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McKinley’s mother remembered as a robust woman

Editor’s note: This is part of a weekly series marking the 120th anniversary of Niles native William McKinley’s U.S. presidency.

Nancy Campbell Allison McKinley, mother of President William McKinley, passed from this life Dec. 12, 1897, at 88. She was indeed a robust woman, having grown up on a farm in Lisbon and later taking an interest in assisting in the community in which she lived.

Joseph Butler, Jr., in his memoir, “Recollections of Men and Events” recalled:

“A word about ‘Mother McKinley,’ as she was always called. Her son, William was elected president of the United States in 1896 and again in 1900. Mother McKinley was the leader in Niles of much that was good. She was always called in when a neighbor was visited by the stork. She was constantly on the alert to do something for the community’s betterment, such as ministering to the sick and afflicted, and in other ways. She had in her house many useful articles not possessed by her neighbors, and these were cheerfully loaned. Among other things was a candle mold capable of producing 12 candles at one time. This was in constant use by her neighbors. This product took the place of candles made by the so-called dipping process.”

“Mother McKinley will be long remembered for her kind acts. She was charitable beyond her means and ever doing something to better the condition of her less fortunate neighbors.”

Many people also recalled that Nancy McKinley, along with her sister, cleaned and ran the Methodist Church in Niles. When the family moved in 1852 to Poland to give the children a chance to attend high school (Niles had none then), she continued to serve the community of Poland.

Her husband maintained his businesses in Niles, and did much traveling because of his business. And so Mother McKinley saw to the daily needs of her children. Mr. McKinley Sr. came to Poland as often as his business would allow. It was Mother McKinley who gave her blessing to William joining the Union Army in May 1861.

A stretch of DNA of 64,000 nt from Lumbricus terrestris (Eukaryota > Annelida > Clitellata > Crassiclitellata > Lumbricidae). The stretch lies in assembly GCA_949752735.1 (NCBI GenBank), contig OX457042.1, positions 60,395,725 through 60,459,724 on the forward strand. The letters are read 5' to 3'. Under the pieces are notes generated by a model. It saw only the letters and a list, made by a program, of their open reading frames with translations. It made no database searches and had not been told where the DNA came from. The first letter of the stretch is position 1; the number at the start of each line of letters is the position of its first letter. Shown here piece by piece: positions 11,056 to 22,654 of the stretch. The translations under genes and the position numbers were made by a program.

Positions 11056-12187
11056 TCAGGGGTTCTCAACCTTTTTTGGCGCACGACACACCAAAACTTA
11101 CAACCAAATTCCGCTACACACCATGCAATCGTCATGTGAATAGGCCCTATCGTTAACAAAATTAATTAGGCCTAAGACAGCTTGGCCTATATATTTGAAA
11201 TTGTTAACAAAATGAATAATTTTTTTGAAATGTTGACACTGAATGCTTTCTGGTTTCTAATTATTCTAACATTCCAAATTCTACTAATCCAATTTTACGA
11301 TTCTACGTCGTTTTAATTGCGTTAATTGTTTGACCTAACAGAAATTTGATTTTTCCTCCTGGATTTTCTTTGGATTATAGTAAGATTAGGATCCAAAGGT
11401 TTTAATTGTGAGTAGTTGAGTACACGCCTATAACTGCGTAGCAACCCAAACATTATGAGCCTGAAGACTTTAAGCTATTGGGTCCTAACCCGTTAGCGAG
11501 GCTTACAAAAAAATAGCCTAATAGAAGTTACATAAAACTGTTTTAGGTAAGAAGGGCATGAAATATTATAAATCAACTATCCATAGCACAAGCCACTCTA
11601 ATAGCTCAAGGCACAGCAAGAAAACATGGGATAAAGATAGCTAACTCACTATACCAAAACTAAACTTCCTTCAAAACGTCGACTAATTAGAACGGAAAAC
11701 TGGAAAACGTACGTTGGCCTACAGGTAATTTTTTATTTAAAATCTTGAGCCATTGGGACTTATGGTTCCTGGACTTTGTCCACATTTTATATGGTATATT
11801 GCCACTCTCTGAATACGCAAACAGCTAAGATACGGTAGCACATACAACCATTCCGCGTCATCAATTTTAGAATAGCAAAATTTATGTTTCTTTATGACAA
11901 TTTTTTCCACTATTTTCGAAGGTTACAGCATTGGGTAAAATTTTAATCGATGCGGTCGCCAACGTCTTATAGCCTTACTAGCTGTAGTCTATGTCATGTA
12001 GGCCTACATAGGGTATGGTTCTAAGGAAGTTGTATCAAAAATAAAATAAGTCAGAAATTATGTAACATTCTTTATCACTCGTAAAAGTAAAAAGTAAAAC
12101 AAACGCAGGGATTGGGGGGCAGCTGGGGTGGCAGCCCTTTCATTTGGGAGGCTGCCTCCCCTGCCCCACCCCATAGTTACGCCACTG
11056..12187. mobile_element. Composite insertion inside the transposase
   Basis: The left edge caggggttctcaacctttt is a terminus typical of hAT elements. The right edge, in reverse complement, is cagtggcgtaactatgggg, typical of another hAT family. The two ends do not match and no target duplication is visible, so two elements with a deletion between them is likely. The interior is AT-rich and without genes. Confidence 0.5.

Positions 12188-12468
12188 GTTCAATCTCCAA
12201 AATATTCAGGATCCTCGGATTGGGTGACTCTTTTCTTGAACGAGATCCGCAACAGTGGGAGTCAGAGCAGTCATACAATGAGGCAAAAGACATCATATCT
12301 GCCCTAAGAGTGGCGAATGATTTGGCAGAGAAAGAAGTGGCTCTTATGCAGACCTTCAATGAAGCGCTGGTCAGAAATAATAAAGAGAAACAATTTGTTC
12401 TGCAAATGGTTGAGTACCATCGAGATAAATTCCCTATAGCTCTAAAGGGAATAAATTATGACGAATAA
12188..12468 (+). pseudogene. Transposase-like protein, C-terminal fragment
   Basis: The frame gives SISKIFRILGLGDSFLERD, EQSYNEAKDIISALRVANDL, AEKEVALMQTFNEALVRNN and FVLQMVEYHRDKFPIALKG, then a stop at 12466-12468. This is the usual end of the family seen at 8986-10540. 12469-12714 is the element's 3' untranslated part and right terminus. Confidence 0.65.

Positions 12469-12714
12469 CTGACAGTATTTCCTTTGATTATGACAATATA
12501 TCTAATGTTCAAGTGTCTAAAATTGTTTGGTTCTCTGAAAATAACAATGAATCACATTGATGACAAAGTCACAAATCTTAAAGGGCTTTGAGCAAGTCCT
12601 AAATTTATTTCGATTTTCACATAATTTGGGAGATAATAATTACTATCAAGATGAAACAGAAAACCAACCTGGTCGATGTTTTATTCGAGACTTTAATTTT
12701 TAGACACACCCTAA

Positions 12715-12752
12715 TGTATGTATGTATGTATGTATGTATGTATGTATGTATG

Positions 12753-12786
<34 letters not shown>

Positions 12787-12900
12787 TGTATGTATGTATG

According to former U.S. Congressman Charles Henry Grosvenor, Nancy McKinley never felt that she had much to do with influencing her son to become president. He was a good and obedient son, affectionate and fond of his home. He was a bright student who caught on to ideas and concepts easily. William attended the Methodist Church faithfully and even joined the church at a very young age. McKinley’s parents raised him to be honest, hardworking, truthful, and loyal.

When the children were grown, McKinley’s parents, moved to Canton, where their daughter was a teacher, at her request. Mr. McKinley retired and passed away there in November 1892 at 85.

The obituary for Nancy McKinley stated she passed peacefully at her home in Canton, and services were held Dec. 14.

The obituary also stated she was “distinctively a home loving woman, and the two story frame cottage on West Tuscarawas street, in this city, where she died and where she had lived for many years, was dearer to her than any other spot on earth.”

The president and other members of his delegation returned to Washington, D.C., the evening after the funeral. Mother McKinley’s passing cast a shadow on the president’s first Christmas in the White House, with a small, quiet celebration occurring.

Scarmuzzi is curator of collections at the National McKinley Birthplace Museum in Niles.

columns@tribtoday.com

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